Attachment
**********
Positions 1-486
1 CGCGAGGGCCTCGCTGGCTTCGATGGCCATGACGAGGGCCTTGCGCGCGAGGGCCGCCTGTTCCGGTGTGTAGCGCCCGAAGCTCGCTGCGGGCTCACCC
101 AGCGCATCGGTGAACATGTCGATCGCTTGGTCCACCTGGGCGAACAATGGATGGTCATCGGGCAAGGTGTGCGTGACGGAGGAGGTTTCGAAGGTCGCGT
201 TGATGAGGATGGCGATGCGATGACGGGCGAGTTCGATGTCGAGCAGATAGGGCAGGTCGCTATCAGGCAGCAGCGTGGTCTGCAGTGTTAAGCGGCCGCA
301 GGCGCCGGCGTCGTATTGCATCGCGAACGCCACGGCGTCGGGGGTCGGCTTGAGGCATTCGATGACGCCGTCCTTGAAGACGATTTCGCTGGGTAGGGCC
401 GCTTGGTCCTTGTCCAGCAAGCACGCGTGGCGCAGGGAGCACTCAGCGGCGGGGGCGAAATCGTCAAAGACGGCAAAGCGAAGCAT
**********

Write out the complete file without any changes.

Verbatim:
Positions 1-486
1 CGCGAGGGCCTCGCTGGCTTCGATGGCCATGACGAGGGCCTTGCGCGCGAGGGCCGCCTGTTCCGGTGTGTAGCGCCCGAAGCTCGCTGCGGGCTCACCC
101 AGCGCATCGGTGAACATGTCGATCGCTTGGTCCACCTGGGCGAACAATGGATGGTCATCGGGCAAGGTGTGCGTGACGGAGGAGGTTTCGAAGGTCGCGT
201 TGATGAGGATGGCGATGCGATGACGGGCGAGTTCGATGTCGAGCAGATAGGGCAGGTCGCTATCAGGCAGCAGCGTGGTCTGCAGTGTTAAGCGGCCGCA
301 GGCGCCGGCGTCGTATTGCATCGCGAACGCCACGGCGTCGGGGGTCGGCTTGAGGCATTCGATGACGCCGTCCTTGAAGACGATTTCGCTGGGTAGGGCC
401 GCTTGGTCCTTGTCCAGCAAGCACGCGTGGCGCAGGGAGCACTCAGCGGCGGGGGCGAAATCGTCAAAGACGGCAAAGCGAAGCAT